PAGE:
Open source projects vary in their leadership models, from a “Benevolent Dictator For Life”–-a single project lead who has the ultimate veto on any decisions–-to more democratic, consensus-based systems, and everything in between. Often, leaders within an open source project spend most of their time encouraging and empowering individuals to drive the project forward themselves and then, to a large extent, get out of the way to let them work. Teams are encouraged to grow organically, thus spreading the work of leading the project around to a multitude of highly driven individuals. The term “cat herder” in used to reference the difficulty in managing a community of strongly independent individuals, each with their own motivations. As much as possible, decisions are made in the open, with active participation from as wide a swath of the community as possible, since a diverse range of opinions will naturally result in a more robust solution.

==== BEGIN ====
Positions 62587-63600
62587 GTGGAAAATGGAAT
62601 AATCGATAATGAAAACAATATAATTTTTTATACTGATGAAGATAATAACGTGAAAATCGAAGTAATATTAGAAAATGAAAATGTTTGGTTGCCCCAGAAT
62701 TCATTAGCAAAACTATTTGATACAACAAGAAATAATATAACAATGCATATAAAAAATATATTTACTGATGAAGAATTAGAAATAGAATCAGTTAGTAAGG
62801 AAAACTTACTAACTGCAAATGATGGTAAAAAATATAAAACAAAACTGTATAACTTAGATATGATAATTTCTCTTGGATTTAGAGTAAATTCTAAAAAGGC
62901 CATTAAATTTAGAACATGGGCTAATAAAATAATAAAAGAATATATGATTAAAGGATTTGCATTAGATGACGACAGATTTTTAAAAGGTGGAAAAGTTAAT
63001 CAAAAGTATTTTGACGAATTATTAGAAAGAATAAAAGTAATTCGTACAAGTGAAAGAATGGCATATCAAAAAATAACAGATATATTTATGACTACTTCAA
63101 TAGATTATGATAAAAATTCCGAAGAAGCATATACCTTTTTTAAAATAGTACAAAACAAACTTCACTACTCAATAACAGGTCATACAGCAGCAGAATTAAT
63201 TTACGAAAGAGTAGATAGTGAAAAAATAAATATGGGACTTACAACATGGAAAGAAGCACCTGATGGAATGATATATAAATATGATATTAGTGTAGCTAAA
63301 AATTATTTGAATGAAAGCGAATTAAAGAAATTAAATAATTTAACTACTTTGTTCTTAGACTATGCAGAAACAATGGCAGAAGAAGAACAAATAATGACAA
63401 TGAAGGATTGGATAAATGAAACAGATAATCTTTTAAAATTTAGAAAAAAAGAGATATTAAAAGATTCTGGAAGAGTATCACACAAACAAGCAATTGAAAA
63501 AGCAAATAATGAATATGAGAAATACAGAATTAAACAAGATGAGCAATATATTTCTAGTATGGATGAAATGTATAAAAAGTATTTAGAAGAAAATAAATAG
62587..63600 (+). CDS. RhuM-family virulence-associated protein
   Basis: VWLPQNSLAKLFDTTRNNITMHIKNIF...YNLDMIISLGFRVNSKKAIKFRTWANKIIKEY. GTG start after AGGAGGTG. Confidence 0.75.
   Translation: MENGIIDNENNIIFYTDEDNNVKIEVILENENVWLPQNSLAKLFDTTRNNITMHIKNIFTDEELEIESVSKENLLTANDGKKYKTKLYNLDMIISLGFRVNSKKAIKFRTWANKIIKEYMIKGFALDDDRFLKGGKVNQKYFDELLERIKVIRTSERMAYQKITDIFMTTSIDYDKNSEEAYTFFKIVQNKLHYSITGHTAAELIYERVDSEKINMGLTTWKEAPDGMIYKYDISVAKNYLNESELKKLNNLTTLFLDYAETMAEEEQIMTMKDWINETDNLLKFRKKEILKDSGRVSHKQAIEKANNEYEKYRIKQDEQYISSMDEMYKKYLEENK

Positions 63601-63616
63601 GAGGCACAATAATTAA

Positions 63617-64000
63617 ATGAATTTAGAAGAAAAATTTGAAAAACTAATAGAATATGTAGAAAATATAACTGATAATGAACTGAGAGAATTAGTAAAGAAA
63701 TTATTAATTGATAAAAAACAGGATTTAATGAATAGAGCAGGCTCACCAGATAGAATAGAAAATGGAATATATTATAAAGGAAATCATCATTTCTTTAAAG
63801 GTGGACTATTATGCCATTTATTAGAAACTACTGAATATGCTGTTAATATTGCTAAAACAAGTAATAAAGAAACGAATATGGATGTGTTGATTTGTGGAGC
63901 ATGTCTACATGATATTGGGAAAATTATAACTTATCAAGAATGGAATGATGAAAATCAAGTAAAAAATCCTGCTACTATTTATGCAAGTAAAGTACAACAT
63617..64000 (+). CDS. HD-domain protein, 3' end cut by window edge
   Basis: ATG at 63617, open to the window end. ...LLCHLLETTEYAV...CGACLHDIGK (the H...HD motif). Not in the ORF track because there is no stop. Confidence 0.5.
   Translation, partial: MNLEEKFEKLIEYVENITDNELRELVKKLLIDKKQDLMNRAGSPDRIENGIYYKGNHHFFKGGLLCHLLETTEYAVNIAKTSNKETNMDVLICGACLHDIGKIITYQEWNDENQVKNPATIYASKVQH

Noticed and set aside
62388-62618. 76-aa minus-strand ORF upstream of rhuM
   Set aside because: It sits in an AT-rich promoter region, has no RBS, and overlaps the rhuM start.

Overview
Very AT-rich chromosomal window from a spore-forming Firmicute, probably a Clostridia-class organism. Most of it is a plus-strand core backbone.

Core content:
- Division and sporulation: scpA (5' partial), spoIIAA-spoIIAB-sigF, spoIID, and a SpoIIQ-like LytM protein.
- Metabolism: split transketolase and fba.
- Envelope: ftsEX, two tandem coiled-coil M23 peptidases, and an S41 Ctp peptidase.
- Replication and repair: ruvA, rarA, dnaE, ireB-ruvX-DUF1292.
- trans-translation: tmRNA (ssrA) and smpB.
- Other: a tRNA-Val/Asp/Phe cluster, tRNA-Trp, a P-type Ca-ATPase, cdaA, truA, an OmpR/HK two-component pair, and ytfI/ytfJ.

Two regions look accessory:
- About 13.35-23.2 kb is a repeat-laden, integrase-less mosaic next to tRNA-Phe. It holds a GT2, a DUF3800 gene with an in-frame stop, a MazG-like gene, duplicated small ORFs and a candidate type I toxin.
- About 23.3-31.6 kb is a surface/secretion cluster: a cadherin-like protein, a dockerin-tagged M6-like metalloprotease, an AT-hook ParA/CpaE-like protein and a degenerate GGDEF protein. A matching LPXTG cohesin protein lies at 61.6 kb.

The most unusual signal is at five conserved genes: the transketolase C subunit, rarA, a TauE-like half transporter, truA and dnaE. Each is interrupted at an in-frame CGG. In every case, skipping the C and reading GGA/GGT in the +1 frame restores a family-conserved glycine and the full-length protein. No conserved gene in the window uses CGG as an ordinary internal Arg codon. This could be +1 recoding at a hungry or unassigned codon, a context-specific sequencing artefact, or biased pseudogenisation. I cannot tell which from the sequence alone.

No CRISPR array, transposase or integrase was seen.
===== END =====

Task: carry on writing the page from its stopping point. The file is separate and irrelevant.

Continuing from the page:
Empowerment: Transforming “Them” Into “Us”

The ultimate goal is to make it as easy as possible, and to provide as many ways as possible, for a “user” to cross the threshold into a “contributor.” Once this threshold is passed, several interesting things tend to happen. Individuals become more engaged and concerned about the project's future. Working directly with other contributors causes them to improve their skills and be exposed to new, horizon-expanding concepts, leaving them thirsty for more. They begin to form friendships and professional relationships with other contributors, strengthening their bonds within the community. Often, contributing can directly or indirectly lead to paid work which acts as another long-term retention tool.

So how does a project help users cross the contribution threshold? The most straight-forward way is to actively seek out and eliminate barriers to contribution. A driven member of the community must never encounter a situation where she wants to help the project improve and is told she does not have permission to do so. She must instead be given encouragement, pointed toward helpful resources, and paired with others in the community who have a similar itch. This allows her to complete work that is important to her, increasing her sense of ownership in the project, and to forge relationships with other contributors along the way, increasing her sense of kinship with the community.